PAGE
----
The 2019 Joyce Awards Winners:
Cleveland Public Theatre and Lisa Langford (Cleveland)
Cleveland-based playwright, Lisa Langford, will stage a new play with the Cleveland Public Theatre entitled, Rastus and Hattie. Set in the near future, the play takes a page from the story of a real human-like robot developed by Westinghouse in the 1930's. The robot, designed with brown skin, and clad in overalls, was to be a prototype of a fleet of time-saving laborers. Langford's modern-day play will revisit this historical moment to confront the nexus of race and history and underscore the need for deeper human interaction, compassion and understanding.
Lao Assistance Center and Bryan Thao Worra (Minneapolis)
The Lao Assistance Center of Minnesota will engage poet, Bryan Thao Worra, to produce Laomagination: 45, an interactive, interdisciplinary exhibition presenting multi-generational stories of the Lao community as it marks its 45th anniversary of migrating to Minnesota, now home to one of the largest Lao populations outside of Southeast Asia.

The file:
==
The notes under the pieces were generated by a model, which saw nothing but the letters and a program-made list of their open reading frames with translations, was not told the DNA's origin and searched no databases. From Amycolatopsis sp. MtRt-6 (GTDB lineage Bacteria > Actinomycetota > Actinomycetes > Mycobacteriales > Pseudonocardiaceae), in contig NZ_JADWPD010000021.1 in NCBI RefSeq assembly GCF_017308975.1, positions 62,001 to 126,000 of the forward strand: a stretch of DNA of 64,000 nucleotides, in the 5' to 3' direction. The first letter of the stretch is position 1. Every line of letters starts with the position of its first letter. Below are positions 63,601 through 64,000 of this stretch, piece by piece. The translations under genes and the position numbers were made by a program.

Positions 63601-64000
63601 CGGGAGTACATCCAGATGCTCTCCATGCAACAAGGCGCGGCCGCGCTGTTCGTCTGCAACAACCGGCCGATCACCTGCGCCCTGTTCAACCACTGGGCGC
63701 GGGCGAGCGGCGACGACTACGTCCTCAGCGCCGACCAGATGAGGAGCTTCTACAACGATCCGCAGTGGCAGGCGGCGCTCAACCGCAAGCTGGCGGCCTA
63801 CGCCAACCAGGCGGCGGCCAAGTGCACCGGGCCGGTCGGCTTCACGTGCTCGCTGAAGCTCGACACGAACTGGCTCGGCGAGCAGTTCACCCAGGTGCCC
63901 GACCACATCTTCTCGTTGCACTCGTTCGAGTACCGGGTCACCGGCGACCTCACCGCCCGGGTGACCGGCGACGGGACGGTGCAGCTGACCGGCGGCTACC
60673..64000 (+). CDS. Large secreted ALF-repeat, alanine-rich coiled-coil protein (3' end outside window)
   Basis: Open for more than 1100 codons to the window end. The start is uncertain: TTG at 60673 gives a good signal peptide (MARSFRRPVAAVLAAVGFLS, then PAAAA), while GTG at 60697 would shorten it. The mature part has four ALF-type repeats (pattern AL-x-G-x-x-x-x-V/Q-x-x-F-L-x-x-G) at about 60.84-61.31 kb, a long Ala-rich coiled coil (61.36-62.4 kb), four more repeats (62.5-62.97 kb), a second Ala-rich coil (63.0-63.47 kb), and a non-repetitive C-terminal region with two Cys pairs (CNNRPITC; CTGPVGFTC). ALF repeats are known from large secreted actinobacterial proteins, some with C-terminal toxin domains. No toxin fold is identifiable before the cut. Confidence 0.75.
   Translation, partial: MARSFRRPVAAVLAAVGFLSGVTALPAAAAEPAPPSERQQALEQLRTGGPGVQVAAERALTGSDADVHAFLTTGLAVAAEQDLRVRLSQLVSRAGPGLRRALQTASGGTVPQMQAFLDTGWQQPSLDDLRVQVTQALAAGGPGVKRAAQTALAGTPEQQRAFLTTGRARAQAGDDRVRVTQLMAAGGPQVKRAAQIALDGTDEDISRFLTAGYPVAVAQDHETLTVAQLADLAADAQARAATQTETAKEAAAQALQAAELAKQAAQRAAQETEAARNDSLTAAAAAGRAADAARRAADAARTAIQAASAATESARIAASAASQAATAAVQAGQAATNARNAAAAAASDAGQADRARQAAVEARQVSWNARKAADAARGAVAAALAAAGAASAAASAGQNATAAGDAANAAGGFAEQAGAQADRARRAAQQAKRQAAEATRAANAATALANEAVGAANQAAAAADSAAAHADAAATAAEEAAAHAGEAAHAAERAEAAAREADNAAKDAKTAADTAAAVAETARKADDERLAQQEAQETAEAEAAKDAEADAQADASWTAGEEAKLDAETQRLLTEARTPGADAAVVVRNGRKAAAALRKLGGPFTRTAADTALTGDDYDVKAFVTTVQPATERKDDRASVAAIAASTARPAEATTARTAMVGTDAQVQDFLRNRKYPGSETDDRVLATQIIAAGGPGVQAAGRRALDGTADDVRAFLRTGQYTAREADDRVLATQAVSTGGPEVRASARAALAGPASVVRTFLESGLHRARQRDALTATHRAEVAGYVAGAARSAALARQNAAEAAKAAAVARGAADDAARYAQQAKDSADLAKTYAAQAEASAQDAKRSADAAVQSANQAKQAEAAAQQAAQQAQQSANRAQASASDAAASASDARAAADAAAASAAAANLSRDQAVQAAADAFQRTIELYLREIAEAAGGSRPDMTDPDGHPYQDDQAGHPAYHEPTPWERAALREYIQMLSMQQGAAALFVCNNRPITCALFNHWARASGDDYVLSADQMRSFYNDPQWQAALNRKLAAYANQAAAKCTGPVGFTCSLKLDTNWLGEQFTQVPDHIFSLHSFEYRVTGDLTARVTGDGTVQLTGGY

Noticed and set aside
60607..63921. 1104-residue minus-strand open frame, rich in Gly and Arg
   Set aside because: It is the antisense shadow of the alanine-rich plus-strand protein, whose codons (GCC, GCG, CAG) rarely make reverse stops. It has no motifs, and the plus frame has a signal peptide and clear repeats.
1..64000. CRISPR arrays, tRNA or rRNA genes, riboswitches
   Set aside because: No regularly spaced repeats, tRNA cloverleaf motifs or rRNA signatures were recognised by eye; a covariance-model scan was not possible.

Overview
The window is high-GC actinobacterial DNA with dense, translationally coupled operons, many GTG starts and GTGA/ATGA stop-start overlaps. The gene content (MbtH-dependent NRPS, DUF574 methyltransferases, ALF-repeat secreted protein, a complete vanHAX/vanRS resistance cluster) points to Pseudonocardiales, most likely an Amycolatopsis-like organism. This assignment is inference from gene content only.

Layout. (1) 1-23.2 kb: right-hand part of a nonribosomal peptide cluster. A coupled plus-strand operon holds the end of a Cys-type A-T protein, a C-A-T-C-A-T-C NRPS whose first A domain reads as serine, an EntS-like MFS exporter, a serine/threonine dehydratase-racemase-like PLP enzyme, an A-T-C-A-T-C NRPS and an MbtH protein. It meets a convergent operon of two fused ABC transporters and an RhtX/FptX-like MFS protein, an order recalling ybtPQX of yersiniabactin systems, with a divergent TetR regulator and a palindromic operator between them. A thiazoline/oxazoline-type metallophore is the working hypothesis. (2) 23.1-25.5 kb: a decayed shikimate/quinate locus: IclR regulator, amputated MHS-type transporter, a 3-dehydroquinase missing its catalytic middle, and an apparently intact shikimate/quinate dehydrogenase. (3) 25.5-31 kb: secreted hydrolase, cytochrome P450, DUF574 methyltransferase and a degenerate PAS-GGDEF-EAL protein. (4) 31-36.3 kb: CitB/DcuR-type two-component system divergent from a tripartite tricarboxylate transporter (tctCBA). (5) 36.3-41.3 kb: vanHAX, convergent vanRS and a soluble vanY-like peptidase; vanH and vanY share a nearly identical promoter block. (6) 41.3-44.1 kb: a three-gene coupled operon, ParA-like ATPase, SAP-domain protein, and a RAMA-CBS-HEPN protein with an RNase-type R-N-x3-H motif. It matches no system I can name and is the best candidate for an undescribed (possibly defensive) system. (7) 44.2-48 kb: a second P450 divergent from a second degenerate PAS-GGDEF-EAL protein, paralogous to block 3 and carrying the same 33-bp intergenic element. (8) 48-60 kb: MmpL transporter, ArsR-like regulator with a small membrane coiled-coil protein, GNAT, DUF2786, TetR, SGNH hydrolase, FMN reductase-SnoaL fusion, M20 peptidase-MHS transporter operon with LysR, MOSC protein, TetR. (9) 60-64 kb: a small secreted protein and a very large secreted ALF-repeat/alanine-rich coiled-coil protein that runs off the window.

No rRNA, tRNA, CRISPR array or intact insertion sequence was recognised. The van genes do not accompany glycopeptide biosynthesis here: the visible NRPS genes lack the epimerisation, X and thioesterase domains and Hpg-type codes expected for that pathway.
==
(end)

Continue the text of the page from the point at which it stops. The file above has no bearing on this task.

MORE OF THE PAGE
Playhouse Square Foundation with Kaneza Schaal and Christopher Myers (Cleveland)
Cleveland's Playhouse Square will commission Cartography. a new theatrical work by theater artist, Kaneza Schaal, and award-winning author and illustrator, Christopher Myers. Designed to directly interact with youth around the themes of population migration, the travelling work will partner with local refugee service organizations and the Cuyahoga County Public Library and will engage residents in large-scale mapmaking and storytelling workshops in building its narrative.
The Smart Museum of Art at the University of Chicago and Emmanuel Pratt
People, Energy, Light, Power: the [Re]Construction of Ethos, will focus on the year-long renovation and activation of an abandoned house in the Perry Avenue area neighborhood where Englewood and Washington Park intersect. A group of international artists will be led by Chicago's Emmanuel Pratt, founder of the Sweet Water Foundation, in partnership with the Smart Museum of Art. Pratt will work with a corps of youth apprentices on this placekeeping effort to recreate a place of safety and opportunity for the community.